Some University of Minnesota students are on a last minute housing hunt after a new apartment complex delayed its opening by several months.
Last week, the management of Prime Place, a 195 unit apartment complex under construction at 117 27th Ave. SE, sent renters an email that part of the building would not be ready in time for move-in.
Some tenants will still be able to move in to the finished areas.
The news came roughly five weeks before the apartment’s Sept. 2 move-in day. Prime Place’s email said they expect to open the building Dec. 29.
“This has been a difficult decision to make, but after evaluating all options relating to construction delays, we have decided it is in the best interest of all to postpone the opening of portions of the complex until next semester,” the email said.
The apartment’s management is offering residents two options: end their lease early and get their security deposit back or delay the lease until the December move-in day and receive a $1500 bonus.
“I read the email three times in total because I wasn’t able to believe it,” said senior Connie Kim, who planned to move in to the complex with her three roommates. “I was so surprised that they did that a month before the move-in date.”
Kim, a native of Madison, New Jersey, has so far been unable to find new housing.
“The more we’re looking for houses, the more stressed we are and I … just can’t believe the [company] is doing this to us,” she said.
While Kim was surprised by the announcement, sophomore Trevor Wolf was “half-expecting” it, as his frequent commutes to campus take him past the building, where he has seen little progress being made.
“I was preparing myself for the worst,” he said.
The apartment’s management assured Kim and Wolf that construction would be completed on time when they signed their leases, and neither received warning on the status of the construction before the email.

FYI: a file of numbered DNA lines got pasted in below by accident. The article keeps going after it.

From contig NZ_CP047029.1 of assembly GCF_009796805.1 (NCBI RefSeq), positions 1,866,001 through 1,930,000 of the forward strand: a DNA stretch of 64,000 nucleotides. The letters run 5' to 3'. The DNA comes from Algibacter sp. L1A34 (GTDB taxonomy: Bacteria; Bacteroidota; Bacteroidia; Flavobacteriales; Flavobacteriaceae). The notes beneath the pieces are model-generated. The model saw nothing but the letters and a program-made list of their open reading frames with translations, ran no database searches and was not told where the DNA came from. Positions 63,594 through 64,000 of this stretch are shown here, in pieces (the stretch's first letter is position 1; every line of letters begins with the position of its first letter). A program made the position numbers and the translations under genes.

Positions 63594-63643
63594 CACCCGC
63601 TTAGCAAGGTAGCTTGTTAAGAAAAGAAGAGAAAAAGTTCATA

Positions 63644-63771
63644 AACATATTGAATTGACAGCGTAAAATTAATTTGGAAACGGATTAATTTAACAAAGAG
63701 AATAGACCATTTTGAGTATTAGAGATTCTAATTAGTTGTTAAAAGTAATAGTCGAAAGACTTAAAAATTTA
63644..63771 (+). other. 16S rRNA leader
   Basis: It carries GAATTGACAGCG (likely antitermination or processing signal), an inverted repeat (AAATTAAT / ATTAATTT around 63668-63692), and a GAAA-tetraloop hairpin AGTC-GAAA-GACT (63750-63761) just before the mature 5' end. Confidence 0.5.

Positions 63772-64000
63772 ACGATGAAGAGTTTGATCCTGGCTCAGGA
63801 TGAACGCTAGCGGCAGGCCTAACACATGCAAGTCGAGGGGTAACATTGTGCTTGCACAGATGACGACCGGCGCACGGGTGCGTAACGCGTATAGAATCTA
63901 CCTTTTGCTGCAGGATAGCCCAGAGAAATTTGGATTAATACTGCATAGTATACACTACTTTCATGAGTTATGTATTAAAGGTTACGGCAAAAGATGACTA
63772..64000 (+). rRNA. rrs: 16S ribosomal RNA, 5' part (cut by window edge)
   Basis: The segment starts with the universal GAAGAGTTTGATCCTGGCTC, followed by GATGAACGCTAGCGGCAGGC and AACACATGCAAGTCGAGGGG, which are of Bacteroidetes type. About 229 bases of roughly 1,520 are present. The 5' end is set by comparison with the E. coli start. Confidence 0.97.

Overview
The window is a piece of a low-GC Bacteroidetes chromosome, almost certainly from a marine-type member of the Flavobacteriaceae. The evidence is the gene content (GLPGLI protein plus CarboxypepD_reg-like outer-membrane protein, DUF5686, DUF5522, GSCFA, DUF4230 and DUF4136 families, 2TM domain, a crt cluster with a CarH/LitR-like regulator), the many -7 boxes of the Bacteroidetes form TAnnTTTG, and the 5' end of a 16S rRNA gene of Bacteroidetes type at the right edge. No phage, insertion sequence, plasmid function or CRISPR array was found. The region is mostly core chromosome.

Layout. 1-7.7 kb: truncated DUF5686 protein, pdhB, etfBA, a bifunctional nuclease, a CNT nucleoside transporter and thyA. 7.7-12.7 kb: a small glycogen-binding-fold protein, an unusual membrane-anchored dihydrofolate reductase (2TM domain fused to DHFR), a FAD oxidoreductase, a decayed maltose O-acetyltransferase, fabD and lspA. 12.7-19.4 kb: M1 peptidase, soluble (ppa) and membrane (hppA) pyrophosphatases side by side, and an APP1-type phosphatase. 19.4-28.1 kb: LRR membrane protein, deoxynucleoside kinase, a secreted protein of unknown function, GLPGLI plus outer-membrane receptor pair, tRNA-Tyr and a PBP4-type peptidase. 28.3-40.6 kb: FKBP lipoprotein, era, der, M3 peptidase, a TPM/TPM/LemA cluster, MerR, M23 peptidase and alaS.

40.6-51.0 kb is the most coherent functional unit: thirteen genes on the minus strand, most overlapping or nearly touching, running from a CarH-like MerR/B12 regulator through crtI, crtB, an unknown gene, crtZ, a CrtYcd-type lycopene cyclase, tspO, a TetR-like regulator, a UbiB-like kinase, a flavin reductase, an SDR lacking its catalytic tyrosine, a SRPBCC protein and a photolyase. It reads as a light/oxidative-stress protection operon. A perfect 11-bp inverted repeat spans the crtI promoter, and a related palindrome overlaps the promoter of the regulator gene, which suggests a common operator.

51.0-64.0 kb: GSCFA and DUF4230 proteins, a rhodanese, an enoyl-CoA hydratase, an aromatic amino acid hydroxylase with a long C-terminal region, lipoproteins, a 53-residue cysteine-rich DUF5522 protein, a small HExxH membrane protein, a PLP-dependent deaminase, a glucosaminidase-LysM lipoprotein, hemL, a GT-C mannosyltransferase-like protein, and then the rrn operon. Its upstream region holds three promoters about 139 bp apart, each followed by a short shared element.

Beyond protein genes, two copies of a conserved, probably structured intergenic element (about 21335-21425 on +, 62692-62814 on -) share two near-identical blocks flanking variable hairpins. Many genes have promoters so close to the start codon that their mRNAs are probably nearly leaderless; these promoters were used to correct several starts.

Both students, along with others who were displaced, have contacted the University’s Student Legal Service for assistance.
The center aims to help students find housing and determine whether they are eligible for financial remedies, said USLS Director Mark Karon.
The situation may be classified as a breach of contract, and residents may be able to receive money to cover additional costs caused by the delay, Karon said
“Honestly, we don’t want a lot from them,” Kim said. “We just want to make sure that we have somewhere to stay.”
The Kansas based Prime Place owns and manages several student housing apartments throughout the U.S., including at University of Nebraska – Lincoln and Oklahoma State University.
Construction has caused issues for the company’s residents in the past. Residents in Lincoln arrived to ongoing construction, dirty rooms and neighboring residents submitting noise complaints, according to the Daily Nebraskan.
At Oklahoma State, construction also led to resident noise complaints, according to the school’s student publication, The O’Colly.
The management of Prime Place declined to comment.
Correction: A previous version of this article misstated where Connie Kim was from. She is a Madison, New Jersey native.